We had the opportunity recently to do something really cool, and I wanted to share about it here. It was called Messiah’s Mansion, and it is a life-size reproduction of the Mosaic tabernacle from the book of Exodus. One of the churches in our town brought it in, and it was on display for a full week. There was no admission fee for the hour-and-a-half long guided tour, and it was one of the neatest things we’ve seen or done in a long time.
The first place we went on our tour was a kind of “holding area” that had a 3D model of what we were going to see as well as some poster-size pictures of a few of the temples through the years (Solomon’s temple, for example). Our tour guide spoke to us about all the different temples during this period, and then we moved on to the temple courtyard.
You shall make the court of the tabernacle.
The courtyard was pretty neat. We walked through a curtain – which was made of the colors described in Exodus (blue, purple, red, and white). The pillars, while not real gold, silver, and bronze, were the size of the real ones from Moses’ day, based on the current knowledge of a cubit being 18 inches, and were placed at the correct intervals. In the middle of the courtyard stood the altar for making sacrifices and the bronze washbasin. I was surprised at how big these two items were! Thinking about it later, it made perfect sense that they’d be huge – after all, the Israelites had to sacrifice huge animals on them – but seeing it in person was still surprising. Our guide told us that the washbasin was the one item in the display that they can’t know for sure is real size because the Bible doesn’t mention the measurements for it.
Notice how big the altar is compared to my kids
In addition to making sure everything was the right size, they also were careful to put everything in the correct location, spatially. For example, we entered on the north side. The altar was on the north side of the courtyard, and the washbasin was just a little bit to the south of it, between the altar and the Holy Place.
As part of the presentation in the courtyard, we were supposed to see a “real” sacrifice (done with a toy lamb and a red cloth representing blood), but our tour guide got caught up in his speech and we ran out of time before we were “pushed” along by the group after us.
Moreover, you shall make the tabernacle with ten curtains of fine twined linen and blue and purple and scarlet yarns . . .
We moved from the courtyard to the Holy Place – the tabernacle itself. This time, I was surprised in the opposite way as I was at the alter – this was much, much smaller than I imagined. If I had to guess, I’d say the Holy Place was not that much bigger than your average American living room. No kidding. In this room, there was the golden lampstand, the table for the “plates and dishes for incense” and “flagons and bowls for drink offerings” (Exodus 25:29), and the table for bread. The lampstand was a giant menorah, and the table for bread was a large table that held 12 loaves of unleavened bread, in two stacks of 6. (The loaves in the model were not real bread.) For the purposes of the demonstration, the loaves were bigger than real loaves (so people in the back row could see also).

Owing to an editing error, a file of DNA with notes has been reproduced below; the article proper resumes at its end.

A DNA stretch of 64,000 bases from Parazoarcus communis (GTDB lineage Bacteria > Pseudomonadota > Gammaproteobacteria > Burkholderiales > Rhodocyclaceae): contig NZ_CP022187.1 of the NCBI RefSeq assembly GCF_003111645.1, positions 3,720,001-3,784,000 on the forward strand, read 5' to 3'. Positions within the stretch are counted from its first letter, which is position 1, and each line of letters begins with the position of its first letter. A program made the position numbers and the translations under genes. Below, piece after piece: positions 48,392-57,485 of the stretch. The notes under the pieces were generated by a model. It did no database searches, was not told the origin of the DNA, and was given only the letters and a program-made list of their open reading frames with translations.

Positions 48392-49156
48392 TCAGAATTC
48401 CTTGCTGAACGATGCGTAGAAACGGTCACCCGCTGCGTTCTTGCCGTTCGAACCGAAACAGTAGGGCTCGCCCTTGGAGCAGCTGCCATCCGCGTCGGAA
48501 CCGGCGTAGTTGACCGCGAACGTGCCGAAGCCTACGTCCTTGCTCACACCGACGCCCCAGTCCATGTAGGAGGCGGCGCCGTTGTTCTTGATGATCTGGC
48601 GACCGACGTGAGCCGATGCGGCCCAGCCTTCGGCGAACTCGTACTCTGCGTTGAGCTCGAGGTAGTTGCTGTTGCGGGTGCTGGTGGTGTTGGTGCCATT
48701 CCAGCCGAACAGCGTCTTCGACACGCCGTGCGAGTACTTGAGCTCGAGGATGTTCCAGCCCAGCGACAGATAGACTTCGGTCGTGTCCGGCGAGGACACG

Between these three items, the room felt pretty full. There was room for people to be in there during worship, but not very many of them. Seeing this makes you understand why they had so many services during the day/week.
And the veil shall separate for you the Holy Place from the Most Holy. Exodus 26:33
From the Tabernacle, we moved to the Most Holy Place. I’m not going to lie: even though it was a replica, it still felt kind of weird to view this. I’m not, after all, the high priest of Israel. At the same time, it was interesting to see. The Most Holy Place is attached to the Holy Place, separated by just a curtain. Our tour guide passed “through” the curtain, much like a priest in Moses’ day would have. The rest of us went around. (The way this is set up reminded me of a shadow box. There were chairs for spectators to sit in at each area, and the guide was in the actual display, showing us things.) The Holy Place was the home of the Ark of the Covenant. Inside the Ark (which means “box” – Noah’s Ark was more box-shaped than boat-shaped, believe it or not) are three things: Aaron’s staff, which blossomed with almonds and flowers in Numbers 17; a golden jar of manna, which God had of course provided as food for the Israelites during their journey away from Egypt; and the stone tablets of the Ten Commandments. There were replicas of each of these items in the Ark at Messiah’s Mansion.
After leaving the Most Holy Place, we went to the final “holding area,” where there was an additional model of the Ark of the Covenant as well as a mannequin dressed in the traditional Priests’ garments of the day. This is where our tour guide wrapped up the tour.
Overall, this was a very positive experience. I would definitely recommend that you find out if/when Messiah’s Mansion will be in a location near you and go experience it for yourself!
This post was not sponsored in any way. We found out about Messiah’s Mansion through a flyer at the grocery store and went without any push from the Messiah’s Mansion people. They are not paying me to do this post. They don’t even know that I wrote it!